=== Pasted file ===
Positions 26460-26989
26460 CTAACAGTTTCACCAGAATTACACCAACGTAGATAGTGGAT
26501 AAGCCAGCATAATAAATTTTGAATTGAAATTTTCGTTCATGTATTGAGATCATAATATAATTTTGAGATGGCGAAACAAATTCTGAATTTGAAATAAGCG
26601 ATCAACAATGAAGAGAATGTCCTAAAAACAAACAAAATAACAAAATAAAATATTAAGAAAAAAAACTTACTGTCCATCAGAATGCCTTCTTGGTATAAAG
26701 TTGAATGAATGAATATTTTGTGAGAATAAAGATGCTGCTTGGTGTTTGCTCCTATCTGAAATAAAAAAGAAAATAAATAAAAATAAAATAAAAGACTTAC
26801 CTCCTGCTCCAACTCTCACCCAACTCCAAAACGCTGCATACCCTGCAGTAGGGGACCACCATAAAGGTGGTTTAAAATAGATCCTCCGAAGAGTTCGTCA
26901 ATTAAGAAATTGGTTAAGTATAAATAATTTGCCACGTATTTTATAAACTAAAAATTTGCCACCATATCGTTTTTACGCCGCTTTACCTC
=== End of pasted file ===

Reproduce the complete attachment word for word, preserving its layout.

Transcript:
Positions 26460-26989
26460 CTAACAGTTTCACCAGAATTACACCAACGTAGATAGTGGAT
26501 AAGCCAGCATAATAAATTTTGAATTGAAATTTTCGTTCATGTATTGAGATCATAATATAATTTTGAGATGGCGAAACAAATTCTGAATTTGAAATAAGCG
26601 ATCAACAATGAAGAGAATGTCCTAAAAACAAACAAAATAACAAAATAAAATATTAAGAAAAAAAACTTACTGTCCATCAGAATGCCTTCTTGGTATAAAG
26701 TTGAATGAATGAATATTTTGTGAGAATAAAGATGCTGCTTGGTGTTTGCTCCTATCTGAAATAAAAAAGAAAATAAATAAAAATAAAATAAAAGACTTAC
26801 CTCCTGCTCCAACTCTCACCCAACTCCAAAACGCTGCATACCCTGCAGTAGGGGACCACCATAAAGGTGGTTTAAAATAGATCCTCCGAAGAGTTCGTCA
26901 ATTAAGAAATTGGTTAAGTATAAATAATTTGCCACGTATTTTATAAACTAAAAATTTGCCACCATATCGTTTTTACGCCGCTTTACCTC